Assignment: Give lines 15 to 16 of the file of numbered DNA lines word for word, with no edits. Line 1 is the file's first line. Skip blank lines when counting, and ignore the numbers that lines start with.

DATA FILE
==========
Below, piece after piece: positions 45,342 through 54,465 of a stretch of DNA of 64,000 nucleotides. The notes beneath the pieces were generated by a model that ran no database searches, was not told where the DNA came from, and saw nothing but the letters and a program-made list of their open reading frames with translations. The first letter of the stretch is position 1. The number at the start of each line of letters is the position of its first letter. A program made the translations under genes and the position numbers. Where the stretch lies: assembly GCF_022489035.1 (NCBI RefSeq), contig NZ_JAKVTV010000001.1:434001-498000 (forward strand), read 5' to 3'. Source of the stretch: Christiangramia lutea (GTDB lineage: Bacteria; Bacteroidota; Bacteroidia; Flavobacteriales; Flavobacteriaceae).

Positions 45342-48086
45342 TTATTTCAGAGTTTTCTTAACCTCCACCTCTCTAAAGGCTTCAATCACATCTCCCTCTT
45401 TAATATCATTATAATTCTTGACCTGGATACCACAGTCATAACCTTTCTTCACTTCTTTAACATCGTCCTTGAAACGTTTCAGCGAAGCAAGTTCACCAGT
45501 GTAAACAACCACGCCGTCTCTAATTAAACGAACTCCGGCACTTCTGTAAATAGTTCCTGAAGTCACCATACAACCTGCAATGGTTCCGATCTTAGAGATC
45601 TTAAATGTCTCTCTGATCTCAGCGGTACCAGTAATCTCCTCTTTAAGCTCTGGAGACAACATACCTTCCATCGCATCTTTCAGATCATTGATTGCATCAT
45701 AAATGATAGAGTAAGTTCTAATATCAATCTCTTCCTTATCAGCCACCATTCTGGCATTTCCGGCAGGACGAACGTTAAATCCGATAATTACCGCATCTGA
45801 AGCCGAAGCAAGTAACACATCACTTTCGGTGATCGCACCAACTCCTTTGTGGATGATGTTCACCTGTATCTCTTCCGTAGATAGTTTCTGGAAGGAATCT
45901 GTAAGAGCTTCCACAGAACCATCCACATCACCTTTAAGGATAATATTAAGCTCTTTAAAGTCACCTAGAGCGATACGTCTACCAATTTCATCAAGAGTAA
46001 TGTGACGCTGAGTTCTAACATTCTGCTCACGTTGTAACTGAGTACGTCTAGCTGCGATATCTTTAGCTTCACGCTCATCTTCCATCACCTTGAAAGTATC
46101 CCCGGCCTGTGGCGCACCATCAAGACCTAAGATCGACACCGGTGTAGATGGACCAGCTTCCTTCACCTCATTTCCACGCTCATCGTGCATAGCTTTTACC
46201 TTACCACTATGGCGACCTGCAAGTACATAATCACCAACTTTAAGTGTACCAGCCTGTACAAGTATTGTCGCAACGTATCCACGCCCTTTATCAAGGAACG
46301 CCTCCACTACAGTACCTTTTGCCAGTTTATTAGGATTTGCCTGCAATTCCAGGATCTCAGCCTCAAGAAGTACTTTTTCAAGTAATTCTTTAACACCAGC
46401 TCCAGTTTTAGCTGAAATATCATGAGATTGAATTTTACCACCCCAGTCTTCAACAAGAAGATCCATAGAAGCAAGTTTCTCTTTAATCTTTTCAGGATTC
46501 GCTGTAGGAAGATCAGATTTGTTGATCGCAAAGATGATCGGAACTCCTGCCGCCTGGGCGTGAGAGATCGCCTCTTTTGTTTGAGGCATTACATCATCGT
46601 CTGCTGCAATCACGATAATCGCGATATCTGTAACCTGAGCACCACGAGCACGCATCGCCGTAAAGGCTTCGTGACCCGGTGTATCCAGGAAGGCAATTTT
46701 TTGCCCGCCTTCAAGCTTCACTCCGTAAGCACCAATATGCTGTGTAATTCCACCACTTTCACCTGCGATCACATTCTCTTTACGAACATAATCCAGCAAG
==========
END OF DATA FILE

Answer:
46501 GCTGTAGGAAGATCAGATTTGTTGATCGCAAAGATGATCGGAACTCCTGCCGCCTGGGCGTGAGAGATCGCCTCTTTTGTTTGAGGCATTACATCATCGT
46601 CTGCTGCAATCACGATAATCGCGATATCTGTAACCTGAGCACCACGAGCACGCATCGCCGTAAAGGCTTCGTGACCCGGTGTATCCAGGAAGGCAATTTT